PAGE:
Japan's health ministry said on Tuesday it would continue its suspension of pediatric vaccines made by Pfizer (PFE) and Sanofi-Aventis (SNY), despite finding no direct link between the vaccines and the deaths of four children.

Use of the vaccines, which protect children against bacterial infections that can lead to meningitis and pneumonia, was suspended late last week until a safety panel could meet to examine the cause of the deaths. The panel found no connection between the vaccines and the deaths, but it said further study was needed, Reuters reported. The committee will schedule another meeting to review additional data before making a recommendation on resuming vaccinations, according to Pfizer. The company added that it expects vaccinations will resume soon.

Sanofi-Aventis's ActHIB vaccine protects against haemophilus influenzae type b (Hib), one of the most common causes of bacterial meningitis, an infection of the covering of the brain and spinal cord. Pfizer's Prevnar vaccine (also sold as Prevenar) protects against pneumococcal bacteria that can cause ear infections, meningitis and pneumonia, among other things.

The four children, ranging in age from 3 months to 2 years, were administered Prevnar, and all except one received ActHIB at the same time. In addition, three received other vaccines on the same day. Three of the four children died a day after being immunized. Three of the deaths occurred last week.

Timing of Deaths Was Coincidental


In the U.S., both vaccines are part of the recommended childhood immunization schedule for children under 5 years old, according to the Centers for Disease Control and Prevention, and are widely used. According to Sanofi, more than 130 million doses of its hib vaccine have been distributed in the U.S. since it was licensed in 1993.

"CDC and FDA have become aware that vaccination with [ActHIB and Prevnar] has been temporarily suspended as a precautionary measure in Japan while four death reports are examined," Shelly Burgess, a spokeswoman for the Food and Drug Administration told DailyFinance in an emailed statement.

"To date, physicians assessing vaccine safety at the FDA and CDC have not detected new safety concerns. . .among children vaccinated in the U.S. CDC and FDA will continue to monitor the safety of all vaccines, including [ActHIB and Prevnar] vaccines."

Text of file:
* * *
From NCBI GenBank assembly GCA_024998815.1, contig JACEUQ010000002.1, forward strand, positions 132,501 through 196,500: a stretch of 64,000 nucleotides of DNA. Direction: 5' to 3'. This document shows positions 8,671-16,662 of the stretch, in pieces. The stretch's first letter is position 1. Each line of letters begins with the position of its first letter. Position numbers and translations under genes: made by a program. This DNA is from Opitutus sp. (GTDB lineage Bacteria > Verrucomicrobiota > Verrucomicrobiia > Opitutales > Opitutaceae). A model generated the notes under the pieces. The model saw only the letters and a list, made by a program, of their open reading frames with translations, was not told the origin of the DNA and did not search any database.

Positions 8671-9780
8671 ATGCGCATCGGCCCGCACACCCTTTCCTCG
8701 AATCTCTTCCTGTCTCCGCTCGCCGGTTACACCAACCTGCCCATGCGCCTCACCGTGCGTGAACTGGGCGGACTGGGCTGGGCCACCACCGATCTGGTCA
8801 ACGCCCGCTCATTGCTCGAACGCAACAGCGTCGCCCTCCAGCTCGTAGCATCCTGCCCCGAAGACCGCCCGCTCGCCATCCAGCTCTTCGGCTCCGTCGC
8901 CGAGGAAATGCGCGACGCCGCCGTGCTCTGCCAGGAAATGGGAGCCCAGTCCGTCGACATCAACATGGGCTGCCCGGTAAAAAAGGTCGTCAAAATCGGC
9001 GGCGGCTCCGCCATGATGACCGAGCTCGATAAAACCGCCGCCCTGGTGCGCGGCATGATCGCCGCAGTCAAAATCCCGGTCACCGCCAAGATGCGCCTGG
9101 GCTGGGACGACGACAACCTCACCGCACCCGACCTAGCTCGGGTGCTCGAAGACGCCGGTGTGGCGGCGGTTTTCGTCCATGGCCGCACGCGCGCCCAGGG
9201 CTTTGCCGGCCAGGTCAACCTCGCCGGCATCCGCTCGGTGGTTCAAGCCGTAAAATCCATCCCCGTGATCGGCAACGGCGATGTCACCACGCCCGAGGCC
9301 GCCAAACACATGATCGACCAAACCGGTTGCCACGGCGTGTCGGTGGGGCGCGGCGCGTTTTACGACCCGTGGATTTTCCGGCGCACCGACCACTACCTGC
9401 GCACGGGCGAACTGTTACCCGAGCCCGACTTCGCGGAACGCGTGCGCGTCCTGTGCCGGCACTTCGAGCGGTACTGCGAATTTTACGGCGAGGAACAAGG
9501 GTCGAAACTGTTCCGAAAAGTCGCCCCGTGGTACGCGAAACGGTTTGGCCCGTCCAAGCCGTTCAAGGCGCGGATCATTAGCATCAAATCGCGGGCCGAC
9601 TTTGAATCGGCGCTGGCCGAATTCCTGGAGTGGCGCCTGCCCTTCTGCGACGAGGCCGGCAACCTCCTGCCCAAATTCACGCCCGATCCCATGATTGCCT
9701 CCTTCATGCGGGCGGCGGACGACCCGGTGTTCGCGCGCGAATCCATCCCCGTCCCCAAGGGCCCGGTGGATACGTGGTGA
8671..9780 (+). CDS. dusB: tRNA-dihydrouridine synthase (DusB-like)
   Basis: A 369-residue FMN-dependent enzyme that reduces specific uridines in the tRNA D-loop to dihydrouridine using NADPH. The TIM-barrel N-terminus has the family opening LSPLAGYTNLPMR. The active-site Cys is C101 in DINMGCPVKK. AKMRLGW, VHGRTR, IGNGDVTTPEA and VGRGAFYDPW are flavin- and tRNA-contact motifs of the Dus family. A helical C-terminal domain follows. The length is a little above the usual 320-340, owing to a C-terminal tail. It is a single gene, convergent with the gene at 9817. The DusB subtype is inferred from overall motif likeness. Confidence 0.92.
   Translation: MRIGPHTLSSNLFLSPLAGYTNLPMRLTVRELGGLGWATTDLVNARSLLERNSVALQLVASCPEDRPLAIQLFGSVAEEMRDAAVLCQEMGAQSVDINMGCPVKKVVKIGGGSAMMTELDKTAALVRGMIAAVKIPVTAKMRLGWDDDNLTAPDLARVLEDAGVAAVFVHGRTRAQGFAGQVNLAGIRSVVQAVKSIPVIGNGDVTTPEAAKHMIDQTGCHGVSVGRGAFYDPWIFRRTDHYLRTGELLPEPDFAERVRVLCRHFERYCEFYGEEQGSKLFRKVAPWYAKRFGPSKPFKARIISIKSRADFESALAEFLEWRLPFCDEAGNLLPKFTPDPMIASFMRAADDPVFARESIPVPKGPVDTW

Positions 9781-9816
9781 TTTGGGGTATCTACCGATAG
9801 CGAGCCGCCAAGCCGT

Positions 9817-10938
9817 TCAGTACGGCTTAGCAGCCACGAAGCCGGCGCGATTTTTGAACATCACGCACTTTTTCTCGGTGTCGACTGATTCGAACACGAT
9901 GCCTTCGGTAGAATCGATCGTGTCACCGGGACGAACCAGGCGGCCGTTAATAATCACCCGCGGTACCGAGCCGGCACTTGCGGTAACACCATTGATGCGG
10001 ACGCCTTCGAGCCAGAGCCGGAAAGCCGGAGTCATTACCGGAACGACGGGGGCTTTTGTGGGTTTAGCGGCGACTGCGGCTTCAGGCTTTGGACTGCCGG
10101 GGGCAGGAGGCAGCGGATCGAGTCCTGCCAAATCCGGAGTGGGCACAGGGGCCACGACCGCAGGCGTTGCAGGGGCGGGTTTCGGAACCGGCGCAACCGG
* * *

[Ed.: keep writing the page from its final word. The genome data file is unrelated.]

According to Forbes, experts in vaccine research say that in all likelihood, the deaths in Japan were coincidental, and that the Japanese health ministry acted too rashly.

ActHIB, Prevnar Prevent Thousands of Deaths Annually


The companies say they're cooperating with the Japanese government. "Pfizer supports the health ministry's conclusion that there is no evidence of a causal relationship to vaccination in these cases," a Pfizer spokeswoman told DailyFinance in an emailed statement. "Pfizer has also thoroughly and extensively examined these cases and all available data ... and has concluded that Prevenar meets all standards for distribution and use in Japan and in all countries where it is available."

"Sanofi Pasteur is fully collaborating [with the investigation]," a company spokeswoman told DailyFinance in an emailed statement. "No causal relationship has been established between immunizations and these fatalities."

According to Sanofi, since ActHIB's launch in 2008, it has been administered to an estimated 1.5 million people in over 3 million doses in Japan, while Pfizer Japan has distributed more than 2 million doses of Prevnar in that country. Worldwide, more than 200 million doses of ActHIB have been administered to children in over 120 countries, and Pfizer has distributed more than 360 million doses of Prevnar in more than 100 countries.

While vaccines can have rare, and usually mild, side effects, the diseases they prevent can lead to deaths. For example, 5% of children younger than 5 years old who contract pneumococcal meningitis will die of the infection, and others will have long-term problems such as blindness or hearing loss, according to CDC. Before the Hib vaccine, about 20,000 children in the U.S. under 5 years old got severe haemophilus influenzae type b each year, and nearly 1,000 people died from it annually.

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